Fraud is fraud is fraud. It doesn't matter if its perpetrated by a hustler in person as in the scenes in "Paper Moon", by mail, over the phone or using the Internet. Fraud is fraud is fraud.

We don't need new laws; we just need a better understanding of how criminals use technology. We perhaps we security droids don't, perhaps the public, the police, the legislators and the managers of the firms and organizations impacted by such criminals need that understanding.

But that's not what detailed, reductionist legislation is going to achieve, is it?

 

Enhanced by Zemanta

The FBI risk equation

Posted by Anton Aylward

It seems that to make better cybersecurity-related decisions a senior FBI official recommends considering a simple algebraic equation:

risk = threat x vulnerability x consequence

rather than solely focusing on threat vectors and actors.

To be honest, I sometimes wonder why people obsess about threat vectors in the first place.  There seems to be a beleive that the more threats you face, the higher your risk, regardless of your controls and regardless of the classification of the threats.

Look at it this way: what do you have control over?

Why do you think that people like auditors refer to the protective and detective mechanisms as "controls"?

Yes, if you're a 600,000 lb gorilla like Microsoft you can take down one - insignificant - botnet, but the rest of us don't have control over the  threat vectors and threat actors.

What do we have control over?

Vulnerabilities, to some extent. We can patch; we can choose to run alternative software; we can mask off access by the threats to the vulnerabilities. We can do things to reduce the the "vulnerability surface" such as partitioning our networks, restricting access, not exposing more than is absolutely necessary to the Internet (why oh why is your SqlServer visible to the net, why isn't it behind the web server, which in turn is behind a firewall).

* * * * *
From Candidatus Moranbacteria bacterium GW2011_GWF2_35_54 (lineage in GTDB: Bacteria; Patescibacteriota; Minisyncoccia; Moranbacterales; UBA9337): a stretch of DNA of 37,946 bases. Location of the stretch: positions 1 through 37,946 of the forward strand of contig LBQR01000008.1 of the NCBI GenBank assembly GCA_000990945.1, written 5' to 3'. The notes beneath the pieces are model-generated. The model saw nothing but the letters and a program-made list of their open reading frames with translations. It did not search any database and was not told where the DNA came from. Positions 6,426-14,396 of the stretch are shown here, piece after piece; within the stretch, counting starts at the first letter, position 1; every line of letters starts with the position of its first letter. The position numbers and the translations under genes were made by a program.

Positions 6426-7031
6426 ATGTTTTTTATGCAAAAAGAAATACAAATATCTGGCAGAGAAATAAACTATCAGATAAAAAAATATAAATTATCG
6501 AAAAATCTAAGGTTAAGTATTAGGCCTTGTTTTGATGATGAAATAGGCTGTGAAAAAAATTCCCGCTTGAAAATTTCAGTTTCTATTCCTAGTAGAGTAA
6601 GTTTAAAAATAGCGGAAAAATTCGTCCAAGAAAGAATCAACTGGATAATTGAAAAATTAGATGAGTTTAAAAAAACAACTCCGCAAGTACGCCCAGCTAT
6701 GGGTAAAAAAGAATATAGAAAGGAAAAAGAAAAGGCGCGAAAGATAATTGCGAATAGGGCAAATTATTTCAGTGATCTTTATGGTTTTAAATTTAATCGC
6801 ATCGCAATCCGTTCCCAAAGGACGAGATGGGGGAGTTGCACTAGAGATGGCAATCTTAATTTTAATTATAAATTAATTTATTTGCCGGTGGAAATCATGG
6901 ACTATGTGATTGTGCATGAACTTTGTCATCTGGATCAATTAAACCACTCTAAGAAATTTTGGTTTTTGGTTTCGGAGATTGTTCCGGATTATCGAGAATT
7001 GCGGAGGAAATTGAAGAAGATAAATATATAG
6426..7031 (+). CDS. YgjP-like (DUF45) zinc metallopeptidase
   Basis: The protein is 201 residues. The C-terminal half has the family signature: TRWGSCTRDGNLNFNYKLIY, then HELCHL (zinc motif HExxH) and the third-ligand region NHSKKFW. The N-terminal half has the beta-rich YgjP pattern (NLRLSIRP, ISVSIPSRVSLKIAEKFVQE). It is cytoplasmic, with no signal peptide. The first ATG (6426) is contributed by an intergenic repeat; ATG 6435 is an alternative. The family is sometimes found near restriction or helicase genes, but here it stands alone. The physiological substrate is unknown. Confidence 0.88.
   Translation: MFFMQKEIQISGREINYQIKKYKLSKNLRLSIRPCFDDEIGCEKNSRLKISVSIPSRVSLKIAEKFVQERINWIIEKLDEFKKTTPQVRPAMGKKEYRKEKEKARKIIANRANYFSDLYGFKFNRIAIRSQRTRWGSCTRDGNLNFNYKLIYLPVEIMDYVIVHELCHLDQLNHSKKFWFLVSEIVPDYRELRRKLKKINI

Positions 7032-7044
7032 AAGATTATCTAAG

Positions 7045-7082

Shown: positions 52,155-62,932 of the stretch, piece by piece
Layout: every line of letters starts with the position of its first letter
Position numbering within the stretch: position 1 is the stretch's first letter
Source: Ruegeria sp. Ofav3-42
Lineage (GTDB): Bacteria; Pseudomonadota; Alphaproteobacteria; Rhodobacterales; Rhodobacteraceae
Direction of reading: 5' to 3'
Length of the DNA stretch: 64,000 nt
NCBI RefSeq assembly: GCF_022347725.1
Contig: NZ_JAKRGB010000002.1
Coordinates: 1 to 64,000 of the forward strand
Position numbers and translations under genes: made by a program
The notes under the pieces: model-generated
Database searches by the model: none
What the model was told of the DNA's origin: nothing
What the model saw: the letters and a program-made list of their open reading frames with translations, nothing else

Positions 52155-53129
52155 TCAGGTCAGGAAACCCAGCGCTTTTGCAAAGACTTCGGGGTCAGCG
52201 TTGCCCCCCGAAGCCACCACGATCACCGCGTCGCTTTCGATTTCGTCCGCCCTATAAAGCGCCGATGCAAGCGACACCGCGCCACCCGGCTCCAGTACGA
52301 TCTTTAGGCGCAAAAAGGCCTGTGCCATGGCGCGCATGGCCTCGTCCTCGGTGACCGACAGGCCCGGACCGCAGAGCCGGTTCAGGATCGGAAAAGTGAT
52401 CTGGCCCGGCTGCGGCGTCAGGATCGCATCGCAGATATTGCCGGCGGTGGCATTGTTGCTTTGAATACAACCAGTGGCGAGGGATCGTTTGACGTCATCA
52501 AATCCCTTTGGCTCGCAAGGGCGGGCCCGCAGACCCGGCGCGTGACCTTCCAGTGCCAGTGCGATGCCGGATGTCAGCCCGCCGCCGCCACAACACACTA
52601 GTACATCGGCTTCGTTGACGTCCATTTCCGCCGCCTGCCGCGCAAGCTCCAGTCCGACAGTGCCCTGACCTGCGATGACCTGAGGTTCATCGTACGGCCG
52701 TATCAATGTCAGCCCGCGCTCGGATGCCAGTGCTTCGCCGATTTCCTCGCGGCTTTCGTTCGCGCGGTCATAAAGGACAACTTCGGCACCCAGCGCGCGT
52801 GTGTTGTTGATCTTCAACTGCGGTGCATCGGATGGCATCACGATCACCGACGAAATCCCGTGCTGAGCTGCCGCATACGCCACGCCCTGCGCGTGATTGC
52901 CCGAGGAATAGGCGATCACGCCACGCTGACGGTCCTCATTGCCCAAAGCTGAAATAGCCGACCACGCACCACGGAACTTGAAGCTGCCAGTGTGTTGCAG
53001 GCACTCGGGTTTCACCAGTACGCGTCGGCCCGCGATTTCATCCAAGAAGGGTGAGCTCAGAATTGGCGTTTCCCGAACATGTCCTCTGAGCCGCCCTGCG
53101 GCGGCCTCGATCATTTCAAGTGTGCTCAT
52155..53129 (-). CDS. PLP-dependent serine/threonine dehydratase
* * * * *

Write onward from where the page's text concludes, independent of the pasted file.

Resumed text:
Asset to a large extent. Document them. Identify who should be using them and implement IAM.

And very import: we have control over RESPONSE.

Did the FBI equation mention response? I suppose you could say that 'awareness' is a part of a response package. Personally I think that response is a very, very important part of this equation, and its the one you have MOST control over.

And response is - or should be - totally independent of the threats
since it focuses on preserving and recovering the assets.

I think they have it very, very confused and this isn't the most productive, most effective way of going about it.  But then the FBI's view of policing is to go after the criminals, and if you consider the criminals to be the threat then that makes sense.

But lest face it, most corporations and are not in the business of policing.  neither are home users.

Which is why I focus on the issue of "what you have control over".

Enhanced by Zemanta